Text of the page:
The Fed Is Still Confused About Maximum Unemployment

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The Fed Is Still Confused About Maximum Unemployment
<a href="https://pixabay.com/users/TheHilaryClark/">TheHilaryClark</a> / Pixabay

In his Daily Market Notes report to investors, while commenting on the Fed’s confusion over maximum unemployment definition, Louis Navellier wrote:

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Q1 2021 hedge fund letters, conferences and more

The Amazon Union Vote

The Amazon union vote may be more smoke than fire.  There are approximately 200 distribution centers and the union vote is being caried out at just one of them.  It is the second union vote in a decade.  Perhaps most important, with employment in disarray from the pandemic, unions don't have much leverage at the moment.

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PPI Inflation data reported, strangely delayed by web site problems came in at 1.0% vs 0.2% estimated. Ex-food and energy 0.7% vs 0.2% est. Y-O-Y +4.2%, the second largest ever.  Despite the confirmation of strong inflation numbers, US Treasury rates did not jump to recent highs and the stock market continues to rise to new all time highs on continued recovery hopes.  It will take noticeably higher interest rates to slow down the stock market.

Expectations for Q1 earnings are high: S&P EPS estimates (YOY) Q1 +24.2%,  Q2 +54.1%. It will be interesting to see how forthcoming guidance will be after not much at all in 2020 understandably.   There are clearly easy comps against the pandemic of 2020, but going forward cost savings from much reduced business travel and lingering work from home mandates may become permanent cost savings and lead to even higher earnings estimates in 2022, propelling stocks even higher.

U.S. Stock Market Tolerates The Rise In Long-Term Interest Rates

The tone of trading in March was that the U.S. stock market tolerated the rise in long-term interest rates as long as it was not disorderly or too quick. The 10-year Treasury rate traded all the way up to 1.77% last week, and we may very well surpass that level this week as investors take time to react to the jobs data.

On the present trajectory, we are on track to surpass 2% in 2Q’21. From a historical perspective, the Fed decided to peg the 10-year Treasury at 2.5% or lower in the 1940s to facilitate the war effort, which in effect meant facilitating deficit spending that otherwise the bond market could not stomach on its own.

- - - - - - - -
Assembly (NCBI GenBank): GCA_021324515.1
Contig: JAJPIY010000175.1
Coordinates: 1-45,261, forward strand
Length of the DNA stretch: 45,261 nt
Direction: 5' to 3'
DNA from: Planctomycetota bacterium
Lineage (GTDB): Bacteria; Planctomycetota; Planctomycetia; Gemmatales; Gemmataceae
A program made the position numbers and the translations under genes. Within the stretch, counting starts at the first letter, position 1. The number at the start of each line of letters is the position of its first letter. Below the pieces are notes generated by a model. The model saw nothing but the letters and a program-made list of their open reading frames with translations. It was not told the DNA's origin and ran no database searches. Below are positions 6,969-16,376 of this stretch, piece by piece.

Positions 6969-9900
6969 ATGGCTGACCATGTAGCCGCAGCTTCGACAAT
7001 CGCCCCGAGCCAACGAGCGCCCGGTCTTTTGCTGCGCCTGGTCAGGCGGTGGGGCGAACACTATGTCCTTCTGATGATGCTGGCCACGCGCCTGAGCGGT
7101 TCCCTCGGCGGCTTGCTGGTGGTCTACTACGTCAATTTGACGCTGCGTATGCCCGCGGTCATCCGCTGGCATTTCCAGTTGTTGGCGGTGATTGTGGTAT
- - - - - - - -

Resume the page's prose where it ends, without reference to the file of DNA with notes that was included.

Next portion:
While defeating Nazi Germany and its allies was a political motivation that made deficits acceptable in the 1940s and gave the Fed a mandate to intervene in the interest-rate markets, I am not sure deficit spending that goes well beyond dealing with the effects of the COVID pandemic is. It remains to be seen what the Powell Fed will do, but so far, I get the feeling they expect market forces to keep Treasury yields under control as there are simply no yields to be had in either Japan or the eurozone.

The Commerce Department reported on Wednesday that the trade deficit surge 4.8% in February to $71.1 billion as exports declined 2.6% to $187.3 billion and imports slipped 0.7% to $258.3 billion.  Since the Port of Houston was compromised during the big freeze in February, this trade deficit data is really an anomaly.  Unfortunately, bigger trade deficits cause economists to trim their GDP forecasts, so this might impact some first quarter GDP estimates.

The Labor Department on Thursday announced that weekly jobless claim in the latest week rose to 744,000, up from a revised 728,000 in the previous week.  Continuing unemployment claims declined a bit to 3.734 million compared to a revised 3.75 million in the previous week.  Economists were expecting weekly jobless and continuing claims to come in at 680,000 and 3.638 million, respectively, so economists were clearly too optimistic after a stunning March payroll report.  Nonetheless, the labor market is still improving as Covid-19 restrictions continue to be lifted in many states and economic activity resurges.

Confusion About The Definition Of Maximum Unemployment

Interesting, the minutes from the latest Federal Open Market Committee (FOMC) meeting revealed that the Fed has not clarified what unemployment rate would meet its "maximum unemployment" definition.  Most economists believe that the definition of maximum unemployment is between 4% to 4.5%.  The FOMC minutes revealed that the Fed would continue with its quantitative easing until it saw “substantial further progress.”  A couple FOMC members expressed concern that the Fed’s current “highly accommodative financial conditions could lead to excessive risk-taking and the buildup of financial imbalances.”  However, these two FOMC members were definitely in the minority.  Overall, the FOMC minutes revealed that the vast majority of its members were in sync with the Fed’s polices designed to achieve its inflation and unemployment mandates.

JP Morgan CEO, Jamie Diamond, called the Biden’s Administration’s proposed $2.3 trillion infrastructure plan an economic “Goldilocks moment.”  Essentially, Diamond is expecting fast, sustained economic growth with inflation as well as interest rates meandering higher.  As a banker, Diamond knows that the money supply has soared in the past year and that money is looking for a place to go, which is why the housing market and stock market has benefitted immensely.  Due to all the money circulating at banks, the Fed a while ago loosened up its capital requirements on banks and also allowed them to resume buying back their shares.  If the bankers are happy, investors should also be happy.

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